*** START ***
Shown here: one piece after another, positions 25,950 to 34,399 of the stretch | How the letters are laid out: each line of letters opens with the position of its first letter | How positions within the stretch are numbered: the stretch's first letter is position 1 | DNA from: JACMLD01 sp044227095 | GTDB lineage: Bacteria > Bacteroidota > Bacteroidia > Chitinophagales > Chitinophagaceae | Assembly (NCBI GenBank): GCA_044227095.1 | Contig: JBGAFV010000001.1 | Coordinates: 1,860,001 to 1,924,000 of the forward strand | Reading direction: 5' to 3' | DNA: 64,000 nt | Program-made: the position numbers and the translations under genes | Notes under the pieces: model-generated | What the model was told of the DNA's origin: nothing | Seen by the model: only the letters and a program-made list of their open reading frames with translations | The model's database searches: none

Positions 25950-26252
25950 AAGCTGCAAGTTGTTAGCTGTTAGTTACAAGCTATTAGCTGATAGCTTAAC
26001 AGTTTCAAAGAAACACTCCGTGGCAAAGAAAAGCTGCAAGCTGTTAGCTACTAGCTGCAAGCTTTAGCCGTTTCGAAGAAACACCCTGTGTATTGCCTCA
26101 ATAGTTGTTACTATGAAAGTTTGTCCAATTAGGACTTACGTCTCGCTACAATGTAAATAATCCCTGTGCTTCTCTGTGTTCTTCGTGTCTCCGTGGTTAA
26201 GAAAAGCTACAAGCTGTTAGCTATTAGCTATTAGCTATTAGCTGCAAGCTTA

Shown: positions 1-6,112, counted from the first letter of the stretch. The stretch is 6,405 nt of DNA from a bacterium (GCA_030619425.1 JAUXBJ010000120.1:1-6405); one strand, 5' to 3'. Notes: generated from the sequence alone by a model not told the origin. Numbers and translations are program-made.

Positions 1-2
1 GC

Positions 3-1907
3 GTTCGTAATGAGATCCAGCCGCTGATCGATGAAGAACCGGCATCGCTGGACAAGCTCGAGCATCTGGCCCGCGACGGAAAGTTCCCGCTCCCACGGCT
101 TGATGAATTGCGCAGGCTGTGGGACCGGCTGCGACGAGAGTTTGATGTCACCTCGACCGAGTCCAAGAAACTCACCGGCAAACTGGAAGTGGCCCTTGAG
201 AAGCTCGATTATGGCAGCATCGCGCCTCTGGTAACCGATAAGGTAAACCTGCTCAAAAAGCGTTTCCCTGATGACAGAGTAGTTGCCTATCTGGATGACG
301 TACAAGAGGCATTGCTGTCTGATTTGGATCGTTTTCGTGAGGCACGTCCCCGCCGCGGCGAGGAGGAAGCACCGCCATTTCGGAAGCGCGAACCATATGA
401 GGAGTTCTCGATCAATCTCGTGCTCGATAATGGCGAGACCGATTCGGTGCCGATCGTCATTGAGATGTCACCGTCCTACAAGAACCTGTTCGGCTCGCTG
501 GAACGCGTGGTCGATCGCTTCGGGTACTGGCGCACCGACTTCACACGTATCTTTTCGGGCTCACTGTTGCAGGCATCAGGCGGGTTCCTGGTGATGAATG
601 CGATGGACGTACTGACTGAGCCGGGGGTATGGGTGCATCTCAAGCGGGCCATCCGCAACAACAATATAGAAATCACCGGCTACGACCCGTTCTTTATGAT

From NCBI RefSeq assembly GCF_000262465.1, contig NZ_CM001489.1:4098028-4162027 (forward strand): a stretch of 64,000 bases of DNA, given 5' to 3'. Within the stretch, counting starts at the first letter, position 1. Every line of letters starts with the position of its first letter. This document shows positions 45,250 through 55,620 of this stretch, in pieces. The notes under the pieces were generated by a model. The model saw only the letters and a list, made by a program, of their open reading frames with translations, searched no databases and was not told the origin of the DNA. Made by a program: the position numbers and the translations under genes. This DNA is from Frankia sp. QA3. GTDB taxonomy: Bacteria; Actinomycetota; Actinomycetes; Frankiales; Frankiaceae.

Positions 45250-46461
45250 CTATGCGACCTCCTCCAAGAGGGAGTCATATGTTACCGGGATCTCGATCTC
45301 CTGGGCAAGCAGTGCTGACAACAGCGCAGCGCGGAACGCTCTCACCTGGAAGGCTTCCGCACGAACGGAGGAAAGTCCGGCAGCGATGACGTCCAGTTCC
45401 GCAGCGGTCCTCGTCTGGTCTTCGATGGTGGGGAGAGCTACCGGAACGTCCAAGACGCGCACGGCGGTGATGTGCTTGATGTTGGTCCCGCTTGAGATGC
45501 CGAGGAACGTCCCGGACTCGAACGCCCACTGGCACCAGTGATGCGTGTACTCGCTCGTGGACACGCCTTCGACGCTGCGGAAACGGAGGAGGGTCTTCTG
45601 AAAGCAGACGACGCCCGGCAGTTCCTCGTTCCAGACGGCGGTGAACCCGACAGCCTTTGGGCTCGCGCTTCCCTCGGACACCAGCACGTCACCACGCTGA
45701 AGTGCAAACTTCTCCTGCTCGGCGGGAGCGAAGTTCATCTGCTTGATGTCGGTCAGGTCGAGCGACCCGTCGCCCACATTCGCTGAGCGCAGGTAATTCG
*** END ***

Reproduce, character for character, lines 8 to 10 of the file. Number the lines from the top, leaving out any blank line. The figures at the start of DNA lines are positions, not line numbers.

Positions 1-2
1 GC

Positions 3-1907